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Sacred rite for Orthodox Christians in Bethlehem marred by coronavirus

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Sacred rite for Orthodox Christians in Bethlehem marred by coronavirus

One of the most sacred Easter symbols of the Christian orthodox faith – the Sacred Fire – arrived in Bethlehem in the West Bank on Saturday (April 18).

But the coronavirus outbreak meant that only a large group of Eastern Orthodox clerics was able to receive it.

In normal times, Praça da Manjedoura de Belém was filled with thousands of pilgrims and faithful who passed the sacred fire among themselves to light their candles.

This year, crowds were banned in an attempt to stem the spread of the virus.

The Sacred Fire ritual, celebrated the day before the Orthodox Easter, marks the belief that a fire appears spontaneously every year from the tomb of Jesus in Jerusalem.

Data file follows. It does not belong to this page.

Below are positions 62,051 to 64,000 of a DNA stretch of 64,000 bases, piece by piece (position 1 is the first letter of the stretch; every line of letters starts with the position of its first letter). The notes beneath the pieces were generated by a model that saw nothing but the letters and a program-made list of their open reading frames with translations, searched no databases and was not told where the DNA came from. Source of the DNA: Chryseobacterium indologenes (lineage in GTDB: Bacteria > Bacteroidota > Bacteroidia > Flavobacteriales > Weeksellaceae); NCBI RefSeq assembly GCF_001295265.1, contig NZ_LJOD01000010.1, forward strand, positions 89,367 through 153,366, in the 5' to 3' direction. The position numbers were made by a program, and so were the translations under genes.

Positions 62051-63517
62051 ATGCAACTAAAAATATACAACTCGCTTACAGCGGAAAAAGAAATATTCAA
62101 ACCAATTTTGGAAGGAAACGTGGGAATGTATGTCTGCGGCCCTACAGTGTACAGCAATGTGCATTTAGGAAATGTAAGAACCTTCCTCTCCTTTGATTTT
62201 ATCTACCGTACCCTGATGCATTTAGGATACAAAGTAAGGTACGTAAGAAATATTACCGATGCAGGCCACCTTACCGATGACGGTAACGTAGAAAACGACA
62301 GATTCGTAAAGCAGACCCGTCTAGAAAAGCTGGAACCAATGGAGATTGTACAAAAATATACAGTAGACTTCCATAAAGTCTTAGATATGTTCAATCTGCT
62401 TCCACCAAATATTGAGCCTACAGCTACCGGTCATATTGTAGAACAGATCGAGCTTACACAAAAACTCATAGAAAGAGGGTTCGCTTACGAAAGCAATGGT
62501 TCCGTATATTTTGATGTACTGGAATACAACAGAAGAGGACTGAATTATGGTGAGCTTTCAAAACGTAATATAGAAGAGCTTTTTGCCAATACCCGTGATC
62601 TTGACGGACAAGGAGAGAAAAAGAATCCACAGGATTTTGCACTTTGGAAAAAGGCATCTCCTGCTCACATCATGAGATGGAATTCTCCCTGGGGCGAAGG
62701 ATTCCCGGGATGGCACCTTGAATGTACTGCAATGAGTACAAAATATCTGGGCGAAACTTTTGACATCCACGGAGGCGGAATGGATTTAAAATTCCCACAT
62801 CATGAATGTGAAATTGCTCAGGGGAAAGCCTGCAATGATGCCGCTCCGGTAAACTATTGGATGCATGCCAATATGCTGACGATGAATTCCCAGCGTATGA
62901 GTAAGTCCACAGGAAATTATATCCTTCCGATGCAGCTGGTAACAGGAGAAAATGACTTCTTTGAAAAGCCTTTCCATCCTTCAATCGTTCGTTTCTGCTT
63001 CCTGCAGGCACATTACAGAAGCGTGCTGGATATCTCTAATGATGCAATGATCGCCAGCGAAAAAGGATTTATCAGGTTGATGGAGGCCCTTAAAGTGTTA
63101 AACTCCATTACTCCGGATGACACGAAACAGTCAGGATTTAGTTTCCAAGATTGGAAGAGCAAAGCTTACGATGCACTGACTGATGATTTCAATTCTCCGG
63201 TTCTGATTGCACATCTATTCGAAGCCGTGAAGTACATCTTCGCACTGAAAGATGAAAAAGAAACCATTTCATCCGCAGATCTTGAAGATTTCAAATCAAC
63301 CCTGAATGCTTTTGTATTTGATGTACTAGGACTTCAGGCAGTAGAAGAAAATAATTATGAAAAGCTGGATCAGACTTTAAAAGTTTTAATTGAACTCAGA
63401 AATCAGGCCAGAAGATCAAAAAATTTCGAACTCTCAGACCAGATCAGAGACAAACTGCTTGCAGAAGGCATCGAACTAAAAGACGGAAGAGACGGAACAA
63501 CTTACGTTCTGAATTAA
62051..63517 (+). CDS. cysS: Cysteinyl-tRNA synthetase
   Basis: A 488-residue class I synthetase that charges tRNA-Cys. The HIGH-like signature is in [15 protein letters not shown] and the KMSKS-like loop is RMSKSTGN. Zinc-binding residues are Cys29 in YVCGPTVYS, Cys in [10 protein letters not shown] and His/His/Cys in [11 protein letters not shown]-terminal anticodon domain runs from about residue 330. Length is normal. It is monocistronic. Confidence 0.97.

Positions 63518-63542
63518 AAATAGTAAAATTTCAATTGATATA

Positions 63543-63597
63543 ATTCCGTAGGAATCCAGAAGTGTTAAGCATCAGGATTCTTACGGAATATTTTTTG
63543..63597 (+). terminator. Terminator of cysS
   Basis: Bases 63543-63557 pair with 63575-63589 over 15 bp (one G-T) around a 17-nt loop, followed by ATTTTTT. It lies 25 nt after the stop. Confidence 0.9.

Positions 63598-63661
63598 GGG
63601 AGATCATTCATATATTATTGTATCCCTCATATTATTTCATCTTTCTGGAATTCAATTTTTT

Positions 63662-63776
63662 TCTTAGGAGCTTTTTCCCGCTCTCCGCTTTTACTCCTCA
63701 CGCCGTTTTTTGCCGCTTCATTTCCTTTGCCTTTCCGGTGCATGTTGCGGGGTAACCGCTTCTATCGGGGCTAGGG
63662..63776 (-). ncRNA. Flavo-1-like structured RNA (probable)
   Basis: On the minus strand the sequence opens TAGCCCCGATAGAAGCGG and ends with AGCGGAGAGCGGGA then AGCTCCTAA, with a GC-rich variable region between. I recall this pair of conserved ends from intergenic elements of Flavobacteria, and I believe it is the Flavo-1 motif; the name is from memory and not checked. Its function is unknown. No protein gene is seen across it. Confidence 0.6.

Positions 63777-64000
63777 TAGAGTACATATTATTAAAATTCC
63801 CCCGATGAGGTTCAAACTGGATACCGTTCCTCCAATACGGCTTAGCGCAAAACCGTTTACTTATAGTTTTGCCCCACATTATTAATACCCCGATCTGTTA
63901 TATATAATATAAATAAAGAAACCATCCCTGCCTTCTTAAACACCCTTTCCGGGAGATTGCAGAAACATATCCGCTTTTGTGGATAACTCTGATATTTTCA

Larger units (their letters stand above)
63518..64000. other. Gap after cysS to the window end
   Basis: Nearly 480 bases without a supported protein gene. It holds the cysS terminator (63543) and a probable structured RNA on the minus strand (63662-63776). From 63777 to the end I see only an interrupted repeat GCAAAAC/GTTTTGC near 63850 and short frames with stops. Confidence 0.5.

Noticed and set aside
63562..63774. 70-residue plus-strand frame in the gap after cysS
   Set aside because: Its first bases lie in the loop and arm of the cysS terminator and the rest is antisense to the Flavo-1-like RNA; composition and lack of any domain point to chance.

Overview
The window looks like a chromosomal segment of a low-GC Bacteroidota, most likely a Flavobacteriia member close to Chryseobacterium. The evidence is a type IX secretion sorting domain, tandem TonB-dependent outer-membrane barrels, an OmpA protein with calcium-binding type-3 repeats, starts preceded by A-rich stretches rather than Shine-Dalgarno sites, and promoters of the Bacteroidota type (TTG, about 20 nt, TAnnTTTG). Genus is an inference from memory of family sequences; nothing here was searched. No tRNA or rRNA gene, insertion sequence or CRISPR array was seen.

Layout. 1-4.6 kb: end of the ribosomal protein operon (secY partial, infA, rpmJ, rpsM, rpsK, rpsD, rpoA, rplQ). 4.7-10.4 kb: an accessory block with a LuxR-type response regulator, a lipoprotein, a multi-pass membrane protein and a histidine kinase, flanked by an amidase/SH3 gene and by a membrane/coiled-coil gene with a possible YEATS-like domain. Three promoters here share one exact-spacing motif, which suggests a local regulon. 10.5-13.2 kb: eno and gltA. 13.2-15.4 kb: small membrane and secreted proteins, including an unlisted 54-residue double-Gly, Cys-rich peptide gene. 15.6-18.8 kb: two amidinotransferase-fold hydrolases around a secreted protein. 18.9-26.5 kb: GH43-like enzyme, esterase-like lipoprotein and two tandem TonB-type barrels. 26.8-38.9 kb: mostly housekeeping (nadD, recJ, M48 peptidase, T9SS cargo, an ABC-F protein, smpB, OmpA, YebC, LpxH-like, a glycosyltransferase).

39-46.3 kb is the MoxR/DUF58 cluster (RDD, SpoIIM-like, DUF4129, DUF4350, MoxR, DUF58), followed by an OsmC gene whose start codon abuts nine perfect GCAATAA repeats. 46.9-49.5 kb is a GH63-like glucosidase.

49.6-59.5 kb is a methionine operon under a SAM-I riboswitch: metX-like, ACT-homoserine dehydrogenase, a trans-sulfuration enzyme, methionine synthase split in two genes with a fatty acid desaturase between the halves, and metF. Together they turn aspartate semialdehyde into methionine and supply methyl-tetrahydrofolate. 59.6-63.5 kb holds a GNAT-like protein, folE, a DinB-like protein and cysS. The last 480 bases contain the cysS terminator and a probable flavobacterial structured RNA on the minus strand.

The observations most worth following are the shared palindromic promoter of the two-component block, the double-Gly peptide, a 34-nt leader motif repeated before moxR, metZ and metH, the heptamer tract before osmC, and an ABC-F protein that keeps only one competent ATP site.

The ritual dates back at least 1,200 years, and the precise details of the flame's source are a closely guarded secret.

From Jerusalem, fire is distributed to Bethlehem, where tradition says that Jesus was born, and to several Eastern Orthodox countries.

As the coronavirus blockade continues, Israel said it is taking steps to help church leaders transfer the flame to predominantly Orthodox countries, including Greece, Russia and Romania.

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